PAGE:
31 Favorites #18: Kill List
I've written about my love of Kill List previously (warning, spoilers are rampant in that post!), but I'll say it again - Ben Wheatley's shocking genre mash up is one of the best horror films of the decade.
Kill List drops us right into the story without much explanation, but here's where we begin. Jay and Guy are two hitmen with a dark past, who are hired by a shadowy group to execute people on a kill list. Jay, desperate for money (to the point where his lack of a job is causing violent fights with his wife), decides to take it on. Only, things don't go as planned, and the two find themselves entangled in a plot much larger than themselves and what they ever could have imagined.
Kill List is a WEIRD movie. Like, super weird. From the very beginning, even though the film behaves as a gangster film, there are little touches of oddness that clue the viewer into the fact that everything isn't as it seems. And putting all of those little touches together probably won't happen for you until after the credits are rolling. Some people disliked the film because they felt it didn't make sense. And it's true - Kill List is nebulous in meaning and allegorical in nature. However, there IS a point to the madness, and further viewings will illuminate some missing pieces of the puzzle.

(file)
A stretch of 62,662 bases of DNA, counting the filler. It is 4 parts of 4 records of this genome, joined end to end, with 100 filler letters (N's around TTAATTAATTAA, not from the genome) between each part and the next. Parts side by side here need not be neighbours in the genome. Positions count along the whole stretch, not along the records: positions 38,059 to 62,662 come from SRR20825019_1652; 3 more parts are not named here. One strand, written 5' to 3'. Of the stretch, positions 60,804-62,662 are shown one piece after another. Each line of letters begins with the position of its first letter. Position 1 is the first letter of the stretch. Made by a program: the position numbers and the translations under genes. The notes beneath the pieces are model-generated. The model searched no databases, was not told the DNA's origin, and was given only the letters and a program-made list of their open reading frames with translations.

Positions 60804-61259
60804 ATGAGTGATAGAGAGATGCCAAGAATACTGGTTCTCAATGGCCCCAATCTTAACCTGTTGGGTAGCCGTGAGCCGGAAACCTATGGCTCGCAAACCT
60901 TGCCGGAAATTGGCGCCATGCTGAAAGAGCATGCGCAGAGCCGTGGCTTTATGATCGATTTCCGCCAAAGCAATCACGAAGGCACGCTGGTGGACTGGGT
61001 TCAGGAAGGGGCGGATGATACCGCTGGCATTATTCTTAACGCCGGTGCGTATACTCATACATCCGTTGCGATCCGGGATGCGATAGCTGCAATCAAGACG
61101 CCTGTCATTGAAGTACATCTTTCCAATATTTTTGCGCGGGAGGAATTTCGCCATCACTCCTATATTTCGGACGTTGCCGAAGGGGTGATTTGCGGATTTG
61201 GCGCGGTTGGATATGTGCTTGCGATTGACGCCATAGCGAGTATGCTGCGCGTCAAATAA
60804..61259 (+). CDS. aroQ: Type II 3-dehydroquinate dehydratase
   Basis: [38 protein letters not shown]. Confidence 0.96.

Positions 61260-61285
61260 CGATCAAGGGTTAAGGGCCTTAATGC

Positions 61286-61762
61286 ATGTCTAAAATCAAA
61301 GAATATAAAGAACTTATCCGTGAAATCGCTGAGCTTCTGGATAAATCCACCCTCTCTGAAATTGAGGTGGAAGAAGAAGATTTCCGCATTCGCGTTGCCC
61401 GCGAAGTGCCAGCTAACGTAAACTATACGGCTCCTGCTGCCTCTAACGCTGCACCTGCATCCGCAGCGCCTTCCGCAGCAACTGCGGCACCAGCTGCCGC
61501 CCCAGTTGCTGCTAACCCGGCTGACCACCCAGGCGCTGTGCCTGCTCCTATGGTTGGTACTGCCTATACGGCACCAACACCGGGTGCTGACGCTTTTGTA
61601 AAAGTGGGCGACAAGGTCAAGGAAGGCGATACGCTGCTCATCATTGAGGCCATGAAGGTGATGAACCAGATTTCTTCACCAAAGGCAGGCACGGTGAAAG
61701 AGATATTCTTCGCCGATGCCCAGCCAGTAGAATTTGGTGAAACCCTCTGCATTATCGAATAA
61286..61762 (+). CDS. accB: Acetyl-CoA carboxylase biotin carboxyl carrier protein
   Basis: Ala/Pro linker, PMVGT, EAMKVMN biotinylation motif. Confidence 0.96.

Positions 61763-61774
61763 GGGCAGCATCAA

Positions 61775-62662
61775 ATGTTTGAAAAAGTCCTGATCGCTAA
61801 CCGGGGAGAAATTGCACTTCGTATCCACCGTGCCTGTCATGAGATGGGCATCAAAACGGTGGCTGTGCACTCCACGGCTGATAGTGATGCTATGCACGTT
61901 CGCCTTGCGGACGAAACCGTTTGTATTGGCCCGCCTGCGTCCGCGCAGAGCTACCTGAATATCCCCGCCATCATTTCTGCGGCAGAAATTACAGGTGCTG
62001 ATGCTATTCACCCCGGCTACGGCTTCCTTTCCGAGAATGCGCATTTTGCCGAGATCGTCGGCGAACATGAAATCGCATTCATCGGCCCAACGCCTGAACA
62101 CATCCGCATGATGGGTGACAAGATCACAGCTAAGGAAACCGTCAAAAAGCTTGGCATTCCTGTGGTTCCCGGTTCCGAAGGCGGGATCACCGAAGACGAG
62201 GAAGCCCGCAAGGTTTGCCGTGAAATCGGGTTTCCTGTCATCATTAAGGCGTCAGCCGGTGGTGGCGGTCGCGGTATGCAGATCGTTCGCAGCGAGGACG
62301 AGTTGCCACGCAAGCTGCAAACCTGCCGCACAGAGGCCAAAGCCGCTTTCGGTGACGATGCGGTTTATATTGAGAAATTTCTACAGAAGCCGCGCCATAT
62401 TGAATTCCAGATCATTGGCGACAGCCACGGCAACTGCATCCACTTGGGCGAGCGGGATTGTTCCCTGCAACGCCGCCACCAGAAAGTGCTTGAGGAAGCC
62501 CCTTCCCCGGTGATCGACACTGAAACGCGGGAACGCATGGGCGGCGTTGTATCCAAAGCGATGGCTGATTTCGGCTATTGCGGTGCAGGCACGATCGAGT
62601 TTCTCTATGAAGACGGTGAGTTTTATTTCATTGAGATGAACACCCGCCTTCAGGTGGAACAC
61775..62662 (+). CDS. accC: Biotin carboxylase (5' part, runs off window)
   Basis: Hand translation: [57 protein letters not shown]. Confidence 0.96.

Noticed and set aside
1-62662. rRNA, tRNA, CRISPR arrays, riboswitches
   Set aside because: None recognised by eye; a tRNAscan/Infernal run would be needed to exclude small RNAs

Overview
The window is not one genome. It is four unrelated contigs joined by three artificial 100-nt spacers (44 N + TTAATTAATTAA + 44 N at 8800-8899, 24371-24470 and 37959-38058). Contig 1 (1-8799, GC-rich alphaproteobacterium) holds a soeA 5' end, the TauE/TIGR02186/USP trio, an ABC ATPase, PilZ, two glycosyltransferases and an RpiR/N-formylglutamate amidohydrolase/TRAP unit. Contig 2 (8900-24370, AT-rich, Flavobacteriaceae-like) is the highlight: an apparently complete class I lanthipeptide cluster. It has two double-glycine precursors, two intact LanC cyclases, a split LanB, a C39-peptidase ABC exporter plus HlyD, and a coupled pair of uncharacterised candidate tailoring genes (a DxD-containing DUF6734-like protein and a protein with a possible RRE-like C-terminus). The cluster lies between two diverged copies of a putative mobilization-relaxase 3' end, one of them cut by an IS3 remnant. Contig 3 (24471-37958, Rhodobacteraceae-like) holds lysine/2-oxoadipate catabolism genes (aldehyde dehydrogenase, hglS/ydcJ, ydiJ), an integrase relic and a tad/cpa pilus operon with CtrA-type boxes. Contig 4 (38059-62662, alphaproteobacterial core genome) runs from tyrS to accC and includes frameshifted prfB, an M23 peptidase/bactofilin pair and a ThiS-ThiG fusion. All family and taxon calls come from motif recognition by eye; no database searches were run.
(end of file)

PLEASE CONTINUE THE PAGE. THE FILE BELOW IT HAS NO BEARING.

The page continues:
Stay with this one guys. It's worth it.
Three Things I Love About It:
- Kill List asks viewers to consider the limits and nature of evil. Is it evil to do absolutely anything to feed and protect your family? How far can you go before you're in the wrong?
- The film is eerie as shit. There's foreshadowing of what's to come quite early in the film, in what seem, at the time, to be meaningless incidents. And if that's not strange enough, each kill list victim Jay executes meets him with the mysterious phrase "Thank You." WHUT??? UGH.
- You've never seen a film quite like this one, I promise. It comfortably sits between family drama, gangster roadie film, and flat out horror so deftly that you'll want to go back and watch it again, if for nothing more than to see how masterfully Wheatley pulls it all off.